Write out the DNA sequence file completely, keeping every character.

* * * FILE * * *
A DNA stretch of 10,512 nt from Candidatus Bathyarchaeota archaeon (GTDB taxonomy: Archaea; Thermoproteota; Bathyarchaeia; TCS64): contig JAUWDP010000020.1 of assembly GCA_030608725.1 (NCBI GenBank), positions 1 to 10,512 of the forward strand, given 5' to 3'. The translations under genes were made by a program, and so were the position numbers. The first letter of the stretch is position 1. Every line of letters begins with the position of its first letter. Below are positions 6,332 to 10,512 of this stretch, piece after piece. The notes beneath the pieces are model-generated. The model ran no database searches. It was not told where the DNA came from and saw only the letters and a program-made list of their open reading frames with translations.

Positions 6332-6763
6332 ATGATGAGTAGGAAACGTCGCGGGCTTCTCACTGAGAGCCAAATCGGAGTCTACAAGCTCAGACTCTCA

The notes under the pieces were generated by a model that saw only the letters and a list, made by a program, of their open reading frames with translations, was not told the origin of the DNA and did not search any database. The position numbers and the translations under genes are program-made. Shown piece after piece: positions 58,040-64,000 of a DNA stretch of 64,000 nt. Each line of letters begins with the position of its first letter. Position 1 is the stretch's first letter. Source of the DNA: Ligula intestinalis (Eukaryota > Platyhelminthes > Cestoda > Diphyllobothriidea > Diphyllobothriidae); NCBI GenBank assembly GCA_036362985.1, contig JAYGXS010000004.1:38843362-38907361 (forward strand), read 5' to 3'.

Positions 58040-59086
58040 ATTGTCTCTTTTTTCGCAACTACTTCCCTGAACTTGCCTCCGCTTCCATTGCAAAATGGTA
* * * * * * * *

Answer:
A DNA stretch of 10,512 nt from Candidatus Bathyarchaeota archaeon (GTDB taxonomy: Archaea; Thermoproteota; Bathyarchaeia; TCS64): contig JAUWDP010000020.1 of assembly GCA_030608725.1 (NCBI GenBank), positions 1 to 10,512 of the forward strand, given 5' to 3'. The translations under genes were made by a program, and so were the position numbers. The first letter of the stretch is position 1. Every line of letters begins with the position of its first letter. Below are positions 6,332 to 10,512 of this stretch, piece after piece. The notes beneath the pieces are model-generated. The model ran no database searches. It was not told where the DNA came from and saw only the letters and a program-made list of their open reading frames with translations.

Positions 6332-6763
6332 ATGATGAGTAGGAAACGTCGCGGGCTTCTCACTGAGAGCCAAATCGGAGTCTACAAGCTCAGACTCTCA

The notes under the pieces were generated by a model that saw only the letters and a list, made by a program, of their open reading frames with translations, was not told the origin of the DNA and did not search any database. The position numbers and the translations under genes are program-made. Shown piece after piece: positions 58,040-64,000 of a DNA stretch of 64,000 nt. Each line of letters begins with the position of its first letter. Position 1 is the stretch's first letter. Source of the DNA: Ligula intestinalis (Eukaryota > Platyhelminthes > Cestoda > Diphyllobothriidea > Diphyllobothriidae); NCBI GenBank assembly GCA_036362985.1, contig JAYGXS010000004.1:38843362-38907361 (forward strand), read 5' to 3'.

Positions 58040-59086
58040 ATTGTCTCTTTTTTCGCAACTACTTCCCTGAACTTGCCTCCGCTTCCATTGCAAAATGGTA